falsehood is that bats are protected by laws such as the federal
Endangered Species Act and can’t be legally removed from an attic. State
and federal biologists say that this just is not so, and that nuisance
problems with bats can be resolved safely.
despise bats because they perceive these animals to be dangerous carriers
of disease," says Jim Ozier, a senior wildlife biologist for the Georgia
Department of Natural Resources—Wildlife Resources Division. "While bats
can transmit rabies to people, such incidences are extremely rare. Most
bat bites are a result of an obviously sick bat being handled."
As with most
wildlife species in Georgia, bats are protected by state law. It is
illegal to intentionally capture, kill, or harm any of the sixteen species
found in the state. Most species roost in caves and trees, but a few
species have adapted to using human structures for shelter. The Georgia
Department of Natural Resources allows removal of these bat colonies on a
case-by-case basis, usually with little expense to the homeowner and no
harm to the bats.
As for federal
law, U.S. Fish and Wildlife Service Field Supervisor, Sandy Tucker, says
that the Endangered Species Act does not apply in most situations
involving humans and bats in Georgia. Tucker, head of the USFWS Georgia
Ecological Services office, says that only two bat species found in
Georgia are protected under the Endangered Species Act, the gray bat and
Indiana bat. These live in either cave-like or upland forest habitats in
the northwestern part of Georgia, and neither favor human dwellings.
Even if a federally protected bat species were involved, Tucker says;
“There’s flexibility under the Endangered Species Act that gives choices
when conflicts occur between human health and listed species.”
As for removing
bat colonies from homes, the three species usually found in human
structures are the evening bat, big brown or the Mexican free-tailed bat.
Their colonies can be excluded from structures by sealing openings and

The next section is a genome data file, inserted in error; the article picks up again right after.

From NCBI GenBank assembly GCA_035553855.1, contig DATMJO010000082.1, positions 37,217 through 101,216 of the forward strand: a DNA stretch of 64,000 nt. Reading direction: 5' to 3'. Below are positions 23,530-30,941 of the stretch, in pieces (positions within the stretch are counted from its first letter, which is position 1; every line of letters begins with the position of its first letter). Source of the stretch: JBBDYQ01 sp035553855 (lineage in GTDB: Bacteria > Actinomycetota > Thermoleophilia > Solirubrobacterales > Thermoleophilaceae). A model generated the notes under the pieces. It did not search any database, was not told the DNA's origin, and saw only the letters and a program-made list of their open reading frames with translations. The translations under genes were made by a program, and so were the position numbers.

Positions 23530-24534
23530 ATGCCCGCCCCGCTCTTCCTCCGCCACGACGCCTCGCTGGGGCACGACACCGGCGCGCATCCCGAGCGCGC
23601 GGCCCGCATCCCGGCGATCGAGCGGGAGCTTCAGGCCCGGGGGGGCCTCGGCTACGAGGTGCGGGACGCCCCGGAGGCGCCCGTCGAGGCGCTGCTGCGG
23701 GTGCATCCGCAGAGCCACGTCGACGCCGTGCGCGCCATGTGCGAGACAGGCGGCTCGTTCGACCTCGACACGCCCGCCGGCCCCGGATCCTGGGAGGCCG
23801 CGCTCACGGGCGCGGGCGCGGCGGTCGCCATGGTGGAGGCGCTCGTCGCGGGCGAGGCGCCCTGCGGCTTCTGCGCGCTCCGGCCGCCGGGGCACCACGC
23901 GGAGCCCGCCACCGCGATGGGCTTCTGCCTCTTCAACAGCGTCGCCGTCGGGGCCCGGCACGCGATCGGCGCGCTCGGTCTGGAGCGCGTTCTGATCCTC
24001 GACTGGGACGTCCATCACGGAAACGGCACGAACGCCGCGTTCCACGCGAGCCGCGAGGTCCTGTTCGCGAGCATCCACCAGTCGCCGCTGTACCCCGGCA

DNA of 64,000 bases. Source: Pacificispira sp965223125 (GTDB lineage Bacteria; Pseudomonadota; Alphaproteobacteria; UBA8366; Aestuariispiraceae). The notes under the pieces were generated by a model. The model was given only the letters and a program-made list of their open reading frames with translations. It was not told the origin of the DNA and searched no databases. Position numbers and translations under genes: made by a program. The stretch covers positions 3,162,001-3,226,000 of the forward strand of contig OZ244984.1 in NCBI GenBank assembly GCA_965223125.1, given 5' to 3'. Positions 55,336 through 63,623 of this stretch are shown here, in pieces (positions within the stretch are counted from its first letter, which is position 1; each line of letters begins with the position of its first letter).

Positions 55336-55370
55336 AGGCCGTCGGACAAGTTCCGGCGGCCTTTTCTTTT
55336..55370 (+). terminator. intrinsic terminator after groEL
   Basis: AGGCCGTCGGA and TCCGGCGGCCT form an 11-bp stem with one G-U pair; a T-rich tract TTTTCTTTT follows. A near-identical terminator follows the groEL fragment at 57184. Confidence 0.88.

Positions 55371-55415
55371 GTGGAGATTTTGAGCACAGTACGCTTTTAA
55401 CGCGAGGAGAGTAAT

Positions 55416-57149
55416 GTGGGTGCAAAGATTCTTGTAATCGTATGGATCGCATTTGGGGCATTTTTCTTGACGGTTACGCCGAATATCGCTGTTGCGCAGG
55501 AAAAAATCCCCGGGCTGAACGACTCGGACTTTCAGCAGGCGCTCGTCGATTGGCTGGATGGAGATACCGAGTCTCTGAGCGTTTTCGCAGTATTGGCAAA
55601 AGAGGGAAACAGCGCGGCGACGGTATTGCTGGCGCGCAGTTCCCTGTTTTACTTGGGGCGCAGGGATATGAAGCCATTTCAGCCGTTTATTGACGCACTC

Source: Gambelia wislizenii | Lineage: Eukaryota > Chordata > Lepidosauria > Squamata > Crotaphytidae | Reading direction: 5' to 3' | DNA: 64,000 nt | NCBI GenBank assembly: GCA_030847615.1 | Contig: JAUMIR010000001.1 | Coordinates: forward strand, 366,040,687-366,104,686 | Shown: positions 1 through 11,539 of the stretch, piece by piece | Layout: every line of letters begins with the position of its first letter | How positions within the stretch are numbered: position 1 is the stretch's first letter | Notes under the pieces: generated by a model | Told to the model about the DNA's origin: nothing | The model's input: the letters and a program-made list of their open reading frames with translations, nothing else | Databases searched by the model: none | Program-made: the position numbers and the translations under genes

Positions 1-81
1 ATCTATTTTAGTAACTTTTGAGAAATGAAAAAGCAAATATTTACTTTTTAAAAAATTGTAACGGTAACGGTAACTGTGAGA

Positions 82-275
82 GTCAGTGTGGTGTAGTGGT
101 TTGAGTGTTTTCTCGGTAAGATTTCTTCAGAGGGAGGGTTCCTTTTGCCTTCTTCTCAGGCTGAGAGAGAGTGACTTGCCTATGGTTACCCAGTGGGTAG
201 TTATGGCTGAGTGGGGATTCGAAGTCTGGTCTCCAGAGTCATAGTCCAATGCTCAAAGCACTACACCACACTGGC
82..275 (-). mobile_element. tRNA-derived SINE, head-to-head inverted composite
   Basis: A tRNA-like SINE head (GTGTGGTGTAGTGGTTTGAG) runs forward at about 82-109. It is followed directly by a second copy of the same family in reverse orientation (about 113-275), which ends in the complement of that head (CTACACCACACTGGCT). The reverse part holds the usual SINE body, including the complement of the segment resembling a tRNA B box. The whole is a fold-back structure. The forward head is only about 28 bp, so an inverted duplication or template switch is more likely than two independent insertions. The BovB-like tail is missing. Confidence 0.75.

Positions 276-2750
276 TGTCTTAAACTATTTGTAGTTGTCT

using temporary excluder devices that allow bats to fly out in the evening
to feed, but prevent their return to the attic.
Excluders can be
built by tacking a sheet of plastic or netting across the top of the
entrance hole, down along each side two feet past the hole and then left
unattached at the bottom. In a few days when all the bats are gone, remove
the excluder, and seal the hole. Many people install their own excluders,
but a list of certified professionals can be obtained by contacting DNR’s
Special Permits Office at 770 761-3044.
The best time to
install an excluder is during the spring prior to May 1st or in the fall
after August 15th. During the summer, flightless infant bats might be
present, and these would die once the adults are excluded. If bats are
getting into someone’s living space or otherwise presenting a health
hazard, they can be excluded at any time.
In fact, Ozier
says that people should act quickly if bats are discovered in a building
where they are not wanted. “The longer the bats are allowed to use the
site, the larger their numbers are likely to grow and the more guano that
will be deposited inside.”
Guano, or bat
excrement, sometimes accumulates at a roost site and can cause structural
damage to the building. Additionally, a fungus sometimes grows on the
droppings. If large quantities of fungal spores are inhaled, a lung
infection known as histoplasmosis can result.
should also seek technical advice from qualified sources before attempting
to handle bat exclusions themselves. If they hire someone to do the job,
they should make sure the person is qualified, permitted and aware of
proper exclusion techniques.
undoubtedly one of the most under-appreciated animals that contribute to
our diverse natural heritage. They are the only mammals that can truly
fly, and though they somewhat resemble mice, they are not closely related
to rodents and do not gnaw. The bats in Georgia aid humans by eating as
much as half their weight each day in mosquitoes, beetles, moths and other
insects. A single little brown bat can alone catch up to 1,200 insects in
just one hour.
install specially designed roosting structures, known as bat boxes, which
give bats a home away from human homes. If the bats find the roost box
suitable, they remain in the area to continue their insect assault.
“Bats are a
valued and economically important component of our natural heritage. We
should strive to conserve habitat and develop a greater appreciation for
bats and other wildlife,” concludes Ozier. “However, there are times when
bats seek shelter in places where they cannot be tolerated. These
situations should be handled sensibly and responsibly to prevent harm to
the people and the bats involved.”